What's "geotagging"?


New digital cameras allow you to link any photo you take to the exact latitude and longitude where you took it.

For a rough idea of what this means, click here and check out the map of the world. Click on any of the numbers on the map, and you'll see the photos that the photographer took at the marked locations.

Geotagging, as this process is called, leapt into the news today when Google announced that it is about to buy Panoramio, a website containing millions of photos whose exact locations are mapped via Google Earth. (For Budget Travel's explanation of Google Earth, click here.)

Travelers who merely want to create an online map for their own use can do just that, too. You can upload your photos to a personalized map on Flickr, Yahoo, or Google, and showcase your years of globe-trotting.

For any given photo, the camera--or a connected device--pinpoints its location by talking with satellites that orbit the Earth as part of the Global Positioning System. The camera notes the latitude and longitude. When the photographer later uploads the photo to an online map, the photo's exact location is plotted. Anyone else in the world reading that online map can see the photo.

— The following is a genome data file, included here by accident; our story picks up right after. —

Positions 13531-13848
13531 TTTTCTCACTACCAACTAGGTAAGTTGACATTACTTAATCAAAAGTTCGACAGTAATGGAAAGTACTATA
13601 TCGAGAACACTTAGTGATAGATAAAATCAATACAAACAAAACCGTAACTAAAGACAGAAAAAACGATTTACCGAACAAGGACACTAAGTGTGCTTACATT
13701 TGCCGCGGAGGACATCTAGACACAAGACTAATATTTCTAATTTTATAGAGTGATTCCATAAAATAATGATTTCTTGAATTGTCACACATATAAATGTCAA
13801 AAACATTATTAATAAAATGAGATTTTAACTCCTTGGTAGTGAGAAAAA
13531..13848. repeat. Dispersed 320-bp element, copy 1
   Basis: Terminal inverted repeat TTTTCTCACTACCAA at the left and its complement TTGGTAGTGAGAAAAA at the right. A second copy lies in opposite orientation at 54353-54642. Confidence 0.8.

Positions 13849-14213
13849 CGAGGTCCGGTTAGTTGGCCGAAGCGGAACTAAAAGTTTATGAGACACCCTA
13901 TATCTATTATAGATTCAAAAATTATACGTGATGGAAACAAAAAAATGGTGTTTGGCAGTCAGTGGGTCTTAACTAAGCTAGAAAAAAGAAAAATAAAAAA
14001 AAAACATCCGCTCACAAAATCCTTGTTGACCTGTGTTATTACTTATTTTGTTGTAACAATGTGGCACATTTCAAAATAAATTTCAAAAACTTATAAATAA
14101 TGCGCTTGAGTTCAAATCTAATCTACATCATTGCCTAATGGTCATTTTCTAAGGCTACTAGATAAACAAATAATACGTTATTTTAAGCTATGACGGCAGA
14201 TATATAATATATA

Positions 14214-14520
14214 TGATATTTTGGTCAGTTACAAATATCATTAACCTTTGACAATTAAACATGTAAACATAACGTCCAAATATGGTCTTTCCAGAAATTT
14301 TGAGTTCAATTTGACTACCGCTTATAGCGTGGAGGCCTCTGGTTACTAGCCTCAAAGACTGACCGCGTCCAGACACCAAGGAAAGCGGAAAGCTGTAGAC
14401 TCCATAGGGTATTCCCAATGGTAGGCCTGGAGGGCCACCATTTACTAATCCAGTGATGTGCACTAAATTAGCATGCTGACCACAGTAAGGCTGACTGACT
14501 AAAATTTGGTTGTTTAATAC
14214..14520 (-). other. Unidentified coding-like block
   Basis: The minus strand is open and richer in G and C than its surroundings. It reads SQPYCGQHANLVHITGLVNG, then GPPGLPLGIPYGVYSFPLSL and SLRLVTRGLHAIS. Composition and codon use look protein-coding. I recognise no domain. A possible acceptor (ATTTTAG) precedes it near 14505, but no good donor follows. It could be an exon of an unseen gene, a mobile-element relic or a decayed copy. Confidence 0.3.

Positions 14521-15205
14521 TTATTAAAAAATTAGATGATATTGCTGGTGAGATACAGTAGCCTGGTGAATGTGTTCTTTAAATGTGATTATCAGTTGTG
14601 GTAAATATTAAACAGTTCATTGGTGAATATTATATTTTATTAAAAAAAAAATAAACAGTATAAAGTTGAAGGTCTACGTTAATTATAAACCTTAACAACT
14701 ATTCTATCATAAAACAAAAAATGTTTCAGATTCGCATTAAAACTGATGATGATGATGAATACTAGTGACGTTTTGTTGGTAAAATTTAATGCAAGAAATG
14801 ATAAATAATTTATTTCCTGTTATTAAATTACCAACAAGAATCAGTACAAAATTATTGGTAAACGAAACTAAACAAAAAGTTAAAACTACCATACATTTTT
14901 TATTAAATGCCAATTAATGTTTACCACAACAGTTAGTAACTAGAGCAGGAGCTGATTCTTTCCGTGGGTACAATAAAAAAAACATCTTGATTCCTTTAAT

Why bother with geotagging? Well, the more trips you take, the more digital photos you'll have...and the more difficult it will become to remember where many of your photos were specifically taken. Geotagging will help you remember the "backstory" behind any photo. And, as technology progresses, new software will make it easier to use this information to organize your photos in an intuitive way.

Even if you don't want to bother with the technology, you can still benefit. By going to a photo-sharing website such as Flickr.com, you can search for photos of your travel destination and do some armchair traveling. Just type in a destination, such as Croatia, at a website like Flickr.com/maps.

Here's how you can get in on the fun if you want to start geotagging.

First, you'll need a hi-tech device that can detect and record your camera's location. One example is Sony's GPS-CS1, which was invented to pinpoint your latitude, longitude, and time readings on Google Maps. The lightweight device costs $150. Other companies, such as Samsung and Jobo, also offer these devices.

Note: The owners of online maps are picky about the types of photos they allow users to upload. For example, Google says it only uploads high-quality photos that tell something about a place and aren't just random photos of yourself, your pet, your car, etc.

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